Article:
Compatibility Issues
Compatibility Issues
Registry issues
Files issues
Object problems (Events, Devices, Semaphores)
Tools
The "change user" command
Application Installation scripts
User logon scripts
Home drives and directories
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Network Computer Division 6
Notes
There are some easy ways to fix this, but you have to be aware and conscious of this
problem when you install applications. What are these issues?
They can be grouped into three major categories, those that are called registry issues, file
issues, and object issues.
The registry issues have to do with ensuring that registry entries made in the Windows NT
registries are made in the proper location - that is, if they are registry entries that deal with
the application as a whole as opposed to a specific user, that it is placed in the general
area as opposed to a specific user area. The file issue is the same that we've just
described or oversimplified with the previous example, and object problem is the same
type of issue than the file issue. However, it deals with events, devices, and semaphores
used by programs.
The tools that can be used to overcome these problems are:
The "change user" command available on a Windows Terminal Server Edition system,
because this will automatically take care of many of these issues.
There are also application installation scripts that are available for many applications and
these scripts are run after you have installed the application in order to rectify or correct
some of these issues.
You also can use user logon scripts and home drives and directories.
These are techniques to help you simplify the problem of solving the compatibility issues.
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Change user /install - Saving Registry Keys
User Session for User1 (current user=user1)
Application
Installation
Process
GetWindowsDirectory()
WindowsDirectory=
x:\wtsrv
WTSE System
Change user /install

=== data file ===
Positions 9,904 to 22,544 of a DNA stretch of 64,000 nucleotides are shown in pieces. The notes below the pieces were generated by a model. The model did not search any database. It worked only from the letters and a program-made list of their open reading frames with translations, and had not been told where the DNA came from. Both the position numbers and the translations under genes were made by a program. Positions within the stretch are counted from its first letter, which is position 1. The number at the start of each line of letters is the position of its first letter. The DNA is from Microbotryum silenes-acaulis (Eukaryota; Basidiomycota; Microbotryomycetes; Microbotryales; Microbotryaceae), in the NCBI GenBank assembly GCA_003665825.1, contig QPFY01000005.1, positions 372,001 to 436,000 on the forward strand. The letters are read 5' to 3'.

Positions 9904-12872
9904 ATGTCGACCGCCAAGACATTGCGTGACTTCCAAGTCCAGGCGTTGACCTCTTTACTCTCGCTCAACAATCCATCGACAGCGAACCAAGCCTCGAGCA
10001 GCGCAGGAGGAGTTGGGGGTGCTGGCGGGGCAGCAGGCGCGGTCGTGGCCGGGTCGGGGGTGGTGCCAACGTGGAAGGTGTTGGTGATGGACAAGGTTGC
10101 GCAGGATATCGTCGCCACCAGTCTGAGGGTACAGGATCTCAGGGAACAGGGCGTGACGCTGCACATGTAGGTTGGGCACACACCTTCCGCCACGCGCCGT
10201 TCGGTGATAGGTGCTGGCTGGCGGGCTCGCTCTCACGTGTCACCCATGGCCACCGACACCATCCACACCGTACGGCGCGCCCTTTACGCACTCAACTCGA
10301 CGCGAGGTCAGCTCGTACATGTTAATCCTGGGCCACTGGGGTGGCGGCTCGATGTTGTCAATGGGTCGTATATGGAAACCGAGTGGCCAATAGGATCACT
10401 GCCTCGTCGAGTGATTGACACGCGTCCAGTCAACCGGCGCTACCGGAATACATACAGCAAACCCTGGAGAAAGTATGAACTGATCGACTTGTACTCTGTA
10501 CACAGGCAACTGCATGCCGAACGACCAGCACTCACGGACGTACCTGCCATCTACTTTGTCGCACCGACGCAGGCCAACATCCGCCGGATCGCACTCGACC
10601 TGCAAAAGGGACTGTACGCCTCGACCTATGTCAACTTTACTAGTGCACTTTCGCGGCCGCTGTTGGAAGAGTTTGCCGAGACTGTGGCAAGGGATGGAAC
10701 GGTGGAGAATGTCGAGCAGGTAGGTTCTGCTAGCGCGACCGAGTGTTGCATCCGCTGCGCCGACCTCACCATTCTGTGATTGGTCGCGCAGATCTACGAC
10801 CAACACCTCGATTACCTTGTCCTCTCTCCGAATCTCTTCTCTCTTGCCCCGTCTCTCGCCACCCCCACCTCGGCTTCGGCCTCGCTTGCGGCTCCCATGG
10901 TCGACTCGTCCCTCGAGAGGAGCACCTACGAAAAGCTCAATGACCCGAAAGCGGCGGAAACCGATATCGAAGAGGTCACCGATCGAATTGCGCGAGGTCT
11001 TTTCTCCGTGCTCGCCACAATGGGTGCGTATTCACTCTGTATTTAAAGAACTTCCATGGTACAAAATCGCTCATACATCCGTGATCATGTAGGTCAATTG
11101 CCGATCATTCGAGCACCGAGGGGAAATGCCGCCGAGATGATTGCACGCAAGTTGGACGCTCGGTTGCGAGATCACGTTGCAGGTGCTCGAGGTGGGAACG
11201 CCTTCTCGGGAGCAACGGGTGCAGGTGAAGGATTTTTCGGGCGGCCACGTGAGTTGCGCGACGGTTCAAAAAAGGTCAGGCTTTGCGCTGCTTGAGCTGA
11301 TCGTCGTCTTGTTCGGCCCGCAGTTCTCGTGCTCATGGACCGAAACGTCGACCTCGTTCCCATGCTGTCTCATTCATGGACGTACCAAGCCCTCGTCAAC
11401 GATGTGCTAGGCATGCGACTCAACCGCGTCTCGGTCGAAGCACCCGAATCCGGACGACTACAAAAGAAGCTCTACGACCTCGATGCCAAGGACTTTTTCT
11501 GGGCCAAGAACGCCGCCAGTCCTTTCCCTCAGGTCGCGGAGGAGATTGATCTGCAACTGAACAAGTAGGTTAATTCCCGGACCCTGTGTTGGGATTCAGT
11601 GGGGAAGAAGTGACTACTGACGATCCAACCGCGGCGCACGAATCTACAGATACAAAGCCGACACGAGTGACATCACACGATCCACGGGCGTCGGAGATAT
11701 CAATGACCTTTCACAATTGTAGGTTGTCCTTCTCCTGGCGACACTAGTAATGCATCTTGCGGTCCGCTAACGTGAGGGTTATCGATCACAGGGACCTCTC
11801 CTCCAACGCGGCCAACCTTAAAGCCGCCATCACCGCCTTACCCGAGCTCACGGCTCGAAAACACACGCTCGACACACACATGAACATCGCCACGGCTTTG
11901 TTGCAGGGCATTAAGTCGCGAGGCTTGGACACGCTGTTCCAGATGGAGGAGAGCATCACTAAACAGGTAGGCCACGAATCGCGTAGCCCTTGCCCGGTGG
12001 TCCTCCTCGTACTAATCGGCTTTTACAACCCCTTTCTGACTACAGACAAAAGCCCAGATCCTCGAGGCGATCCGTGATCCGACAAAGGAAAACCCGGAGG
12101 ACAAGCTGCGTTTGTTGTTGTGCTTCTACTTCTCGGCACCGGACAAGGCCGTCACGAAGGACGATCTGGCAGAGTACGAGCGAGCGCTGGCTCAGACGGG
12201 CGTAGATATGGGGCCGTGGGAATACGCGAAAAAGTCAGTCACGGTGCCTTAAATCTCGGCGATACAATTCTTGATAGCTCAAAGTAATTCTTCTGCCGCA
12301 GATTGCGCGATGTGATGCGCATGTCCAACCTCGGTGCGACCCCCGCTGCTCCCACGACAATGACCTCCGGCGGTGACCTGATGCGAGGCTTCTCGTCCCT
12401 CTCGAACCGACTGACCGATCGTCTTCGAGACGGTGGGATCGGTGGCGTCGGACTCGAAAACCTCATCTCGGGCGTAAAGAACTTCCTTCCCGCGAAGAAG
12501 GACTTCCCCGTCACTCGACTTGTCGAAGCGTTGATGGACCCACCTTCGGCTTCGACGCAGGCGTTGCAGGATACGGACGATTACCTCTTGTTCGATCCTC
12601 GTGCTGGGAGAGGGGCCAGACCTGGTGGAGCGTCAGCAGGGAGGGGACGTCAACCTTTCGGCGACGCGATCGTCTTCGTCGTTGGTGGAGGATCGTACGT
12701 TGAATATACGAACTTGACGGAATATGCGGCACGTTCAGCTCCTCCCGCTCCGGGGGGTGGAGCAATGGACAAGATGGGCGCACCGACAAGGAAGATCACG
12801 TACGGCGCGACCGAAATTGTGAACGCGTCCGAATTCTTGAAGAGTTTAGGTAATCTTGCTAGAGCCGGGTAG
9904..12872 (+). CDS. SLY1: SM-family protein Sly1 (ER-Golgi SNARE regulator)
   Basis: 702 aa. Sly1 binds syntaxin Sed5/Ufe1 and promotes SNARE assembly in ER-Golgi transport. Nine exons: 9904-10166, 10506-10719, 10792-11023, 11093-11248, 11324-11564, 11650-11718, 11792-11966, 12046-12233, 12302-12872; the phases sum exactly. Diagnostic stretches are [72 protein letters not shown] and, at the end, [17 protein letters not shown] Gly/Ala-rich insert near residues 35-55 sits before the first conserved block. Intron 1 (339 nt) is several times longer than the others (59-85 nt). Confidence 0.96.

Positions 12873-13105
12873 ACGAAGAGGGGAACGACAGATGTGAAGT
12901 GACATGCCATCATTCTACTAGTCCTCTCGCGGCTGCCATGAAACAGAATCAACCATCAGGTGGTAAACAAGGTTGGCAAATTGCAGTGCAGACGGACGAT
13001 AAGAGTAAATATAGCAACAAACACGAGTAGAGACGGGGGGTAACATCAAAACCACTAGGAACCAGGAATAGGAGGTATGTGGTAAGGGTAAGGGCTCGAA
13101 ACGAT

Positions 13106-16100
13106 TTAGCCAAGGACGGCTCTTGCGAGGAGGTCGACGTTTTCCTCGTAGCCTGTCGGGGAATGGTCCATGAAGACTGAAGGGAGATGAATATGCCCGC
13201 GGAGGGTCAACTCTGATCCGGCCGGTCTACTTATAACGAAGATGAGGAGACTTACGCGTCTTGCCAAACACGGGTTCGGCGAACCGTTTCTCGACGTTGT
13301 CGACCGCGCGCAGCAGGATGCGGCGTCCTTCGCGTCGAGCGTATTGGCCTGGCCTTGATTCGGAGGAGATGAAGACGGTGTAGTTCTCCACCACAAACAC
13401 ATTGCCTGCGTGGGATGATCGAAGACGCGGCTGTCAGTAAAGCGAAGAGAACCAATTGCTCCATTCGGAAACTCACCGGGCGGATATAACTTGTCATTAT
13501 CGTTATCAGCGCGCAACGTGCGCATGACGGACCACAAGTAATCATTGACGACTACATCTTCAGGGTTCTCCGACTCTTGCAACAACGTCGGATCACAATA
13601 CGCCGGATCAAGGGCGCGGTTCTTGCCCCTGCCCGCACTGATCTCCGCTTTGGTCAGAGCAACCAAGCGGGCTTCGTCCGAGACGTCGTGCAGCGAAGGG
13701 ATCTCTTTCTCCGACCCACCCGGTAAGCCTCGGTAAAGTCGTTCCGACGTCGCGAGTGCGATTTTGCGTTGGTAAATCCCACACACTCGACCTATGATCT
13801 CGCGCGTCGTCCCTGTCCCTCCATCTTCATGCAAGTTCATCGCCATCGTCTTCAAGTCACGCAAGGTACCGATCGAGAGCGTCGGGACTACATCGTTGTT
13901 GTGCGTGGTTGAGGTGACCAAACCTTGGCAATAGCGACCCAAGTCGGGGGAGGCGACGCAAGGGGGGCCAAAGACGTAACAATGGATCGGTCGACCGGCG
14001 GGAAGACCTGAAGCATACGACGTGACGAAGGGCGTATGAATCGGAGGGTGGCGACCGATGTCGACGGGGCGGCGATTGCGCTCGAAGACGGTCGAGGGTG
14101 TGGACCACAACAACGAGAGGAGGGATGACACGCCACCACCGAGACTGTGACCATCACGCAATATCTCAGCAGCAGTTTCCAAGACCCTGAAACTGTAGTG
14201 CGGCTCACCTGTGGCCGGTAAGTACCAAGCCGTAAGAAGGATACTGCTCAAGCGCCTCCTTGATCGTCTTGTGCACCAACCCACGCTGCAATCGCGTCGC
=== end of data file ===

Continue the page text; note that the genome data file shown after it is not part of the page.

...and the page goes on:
Monitoring Process
HKEY_CURRENT_USER\SOFTWARE
\Application X
Name=Value
HKEY_LOCAL_MACHINE\SOFTWARE
\Application X
Name=Value
HKEY_LOCAL_MACHINE\SOFTWARE
\Microsoft
\Windows NT
\CurrentVersion
\Terminal Server
\Install
\MACHINE
\Application X
Name=Value
\Software
\Application X
Name=Value
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Command
issued
BEFORE
launching
an
application
installation
process
Network Computer Division 8
Notes
Let's take a look at the change user /install command. What does this do?
In the top left-hand corner of this diagram is an installation application process. When this
installation process runs and creates keys in the Windows NT registry, whether it's in the
current user or the HKEY_LOCAL_MACHINE portions of the registry, any keys and values
that are written to these registries are automatically stored and saved in another location of
the registry, identified here in the bottom right-hand corner.
In the case of Windows Terminal Server Edition, the key is under
HKEY_LOCAL_MACHINE\ SOFTWARE \Microsoft\Windows NT and so on until you reach
Terminal Server. Under Terminal Server is an identical copy of whatever gets stored by
this application in this registry.
The change user /install command must be issued before launching the application
process in order to alert the system that it must capture and save these keys as they are
stored.